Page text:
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William Blackadder

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William Blackadder (1789-1860)

1836 William Blackadder of Glammis, Forfarshire, a Civil Engineer, became a member of the Institution of Civil Engineers.[1]

1861 Obituary [2]

William Blackadder was born in 1789, at East Blanerne, Berwickshire, and was brought up as a Surveyor and Land Valuer, in the office of his Father, who was a well-known man in that district.

In 1810, he went to Forfarshire, to survey the Strathmore estates, at the request of Lord Strathmore’s trustees, and he soon obtained such an extensive business, that he settled at Glamis, in that county. There he was not only engaged in surveys, over large portions of the surrounding country, hut also superintended the construction of the buildings, roads, &c., required for the improvement of the estates; and he acted as general adviser, in agricultural matters, to the principal landed proprietors in Forfarshire, and in part of Perthshire.

From 1825 to 1835, he was occupied in improving the public roads in those counties, and he was called upon to give evidence with regard to them before a Parliamentary Committee. His attention was also directed to the subject of drainage; he deepened and enlarged the River Dean, the outlet from Forfar Loch, which likewise serves as the main outfall of a great extent of land ; and he was employed by the late Mr. Robert Stevenson, to take the levels for a proposed canal from Arbroath, by Forfar, to Perth.

He was consulted as to the works on the Estuary of the Tay, undertaken by Lord Kinnaird. He also prepared several plans, which were not carried out, for supplying-Dundee with water ; and at the request of the manufacturers of that city, he matured a plan, which was only partially executed, for increasing the water power of the Dighty. He acted, for many years, for the late Marquis of Bute, and after that nobleman’s death, he was appointed by his trustees, the Agricultural Engineer to the Scottish portion of the estates.

Several local lines of railway were executed under his direction, and his counsel was always sought by the different companies. He made a survey for a railway through Strathmore in 1833, and for the two branches, the Newtyle and Cupar Angus and the Newtyle and Glanlis; he also took an active part in carrying out the Scottish Midland Railway.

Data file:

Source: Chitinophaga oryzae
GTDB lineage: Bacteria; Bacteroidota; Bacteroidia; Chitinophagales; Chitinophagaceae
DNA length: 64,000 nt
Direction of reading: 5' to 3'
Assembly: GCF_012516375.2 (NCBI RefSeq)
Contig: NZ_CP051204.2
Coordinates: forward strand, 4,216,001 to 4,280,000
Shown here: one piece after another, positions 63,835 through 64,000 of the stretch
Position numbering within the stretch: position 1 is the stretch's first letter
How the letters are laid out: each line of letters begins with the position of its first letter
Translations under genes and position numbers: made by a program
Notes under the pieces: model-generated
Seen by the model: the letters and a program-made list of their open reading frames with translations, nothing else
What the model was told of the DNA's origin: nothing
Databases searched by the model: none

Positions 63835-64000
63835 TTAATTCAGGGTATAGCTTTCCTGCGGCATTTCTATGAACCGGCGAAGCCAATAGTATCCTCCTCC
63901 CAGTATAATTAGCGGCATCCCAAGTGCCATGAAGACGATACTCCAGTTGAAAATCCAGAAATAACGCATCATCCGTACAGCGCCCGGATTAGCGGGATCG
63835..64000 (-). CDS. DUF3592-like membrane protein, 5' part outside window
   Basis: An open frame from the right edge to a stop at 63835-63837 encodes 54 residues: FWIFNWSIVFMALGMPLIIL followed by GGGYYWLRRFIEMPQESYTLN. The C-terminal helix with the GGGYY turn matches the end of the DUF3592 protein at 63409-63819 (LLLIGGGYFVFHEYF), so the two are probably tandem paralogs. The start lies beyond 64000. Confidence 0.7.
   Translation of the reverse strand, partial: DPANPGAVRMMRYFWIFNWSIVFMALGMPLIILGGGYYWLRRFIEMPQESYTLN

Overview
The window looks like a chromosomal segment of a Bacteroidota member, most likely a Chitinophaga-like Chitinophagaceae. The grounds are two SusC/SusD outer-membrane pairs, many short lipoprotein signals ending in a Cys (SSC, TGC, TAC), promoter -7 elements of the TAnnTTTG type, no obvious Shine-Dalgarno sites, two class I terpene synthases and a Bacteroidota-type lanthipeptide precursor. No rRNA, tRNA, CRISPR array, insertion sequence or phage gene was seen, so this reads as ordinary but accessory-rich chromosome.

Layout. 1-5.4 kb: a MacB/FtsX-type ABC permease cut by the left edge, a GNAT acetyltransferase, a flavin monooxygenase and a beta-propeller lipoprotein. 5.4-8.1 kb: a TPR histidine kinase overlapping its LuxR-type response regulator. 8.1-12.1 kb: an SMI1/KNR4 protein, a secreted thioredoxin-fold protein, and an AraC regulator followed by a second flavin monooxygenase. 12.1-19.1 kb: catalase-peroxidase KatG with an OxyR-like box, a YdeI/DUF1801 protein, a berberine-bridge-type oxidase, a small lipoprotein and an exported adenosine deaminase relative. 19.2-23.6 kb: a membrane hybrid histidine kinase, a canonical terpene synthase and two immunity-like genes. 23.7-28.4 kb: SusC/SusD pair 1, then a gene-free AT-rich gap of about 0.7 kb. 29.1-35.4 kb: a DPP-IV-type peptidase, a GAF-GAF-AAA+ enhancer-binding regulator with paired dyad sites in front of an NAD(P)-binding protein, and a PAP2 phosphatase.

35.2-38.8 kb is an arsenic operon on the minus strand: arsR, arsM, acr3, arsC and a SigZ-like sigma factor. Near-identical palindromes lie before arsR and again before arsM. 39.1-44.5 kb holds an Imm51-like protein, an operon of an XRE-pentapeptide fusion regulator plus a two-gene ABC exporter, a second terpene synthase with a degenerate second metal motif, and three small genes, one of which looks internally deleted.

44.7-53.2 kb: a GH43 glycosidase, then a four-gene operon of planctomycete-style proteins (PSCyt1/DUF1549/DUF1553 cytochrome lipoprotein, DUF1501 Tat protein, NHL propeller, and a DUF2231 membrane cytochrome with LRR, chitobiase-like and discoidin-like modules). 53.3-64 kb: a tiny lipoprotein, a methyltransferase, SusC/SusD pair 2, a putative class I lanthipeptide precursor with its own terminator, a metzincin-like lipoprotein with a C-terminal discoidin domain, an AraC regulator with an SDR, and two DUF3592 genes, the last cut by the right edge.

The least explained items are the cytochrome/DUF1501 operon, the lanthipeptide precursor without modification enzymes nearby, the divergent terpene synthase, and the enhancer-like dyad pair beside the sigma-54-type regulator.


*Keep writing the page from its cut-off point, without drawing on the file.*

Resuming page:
Mr. Blackadder was a man of remarkable abilities in the classification of soils, and from his knowledge of botany and geology, combined with his great experience, his views were general sound and practical. The accuracy of his surveys was universally acknowledged, and his zeal in that respect was so great, that he never commenced his practical labours in the field, without taking the precaution of testing his level by a fixed mark which he established on Glamis Castle.

Among his inventions, may be noticed an instrument for measuring the cubic contents of trees, as also a method of counting their number in thick woods by means of parallel ropes.

He was tall and commanding in person, and he adopted so peculiar a costume, that inquiry was made, on one occasion, whether he was a Scotch bishop. His numerous pockets were generally filled with surveying instruments, and his staff was provided with a hammer at one end and a spade at the other.

He was apt, sometimes, to give a personal complexion to public disputes, a course in which perhaps he was somewhat warranted, by the violent party feuds relative to the Dundee water supply in 1835-36, and the action brought against him, on account of the bursting of an embankment on the River Isla, constructed under his direction. Although, perhaps, too enthusiastic in the cause of his employers, he was both kind-hearted and benevolent, as was proved by the extent of his charities, and he was greatly esteemed for his high integrity. The solace of his latter years was the study of the Greek Testament, and his amusement was the perusal of the classics, which brought back the remembrance of his youth.

He died at Glamis, on the 20th of October, 1860, in his seventy first year, and his remains are interred in the churchyard of that picturesque village.

He had long been connected with the Institution, having been elected a Corresponding Member, in 1836, and transferred to the class of Members, in 1837 ; but his visits to London were too few and far between, to enable him to take any very active interest in the Society.

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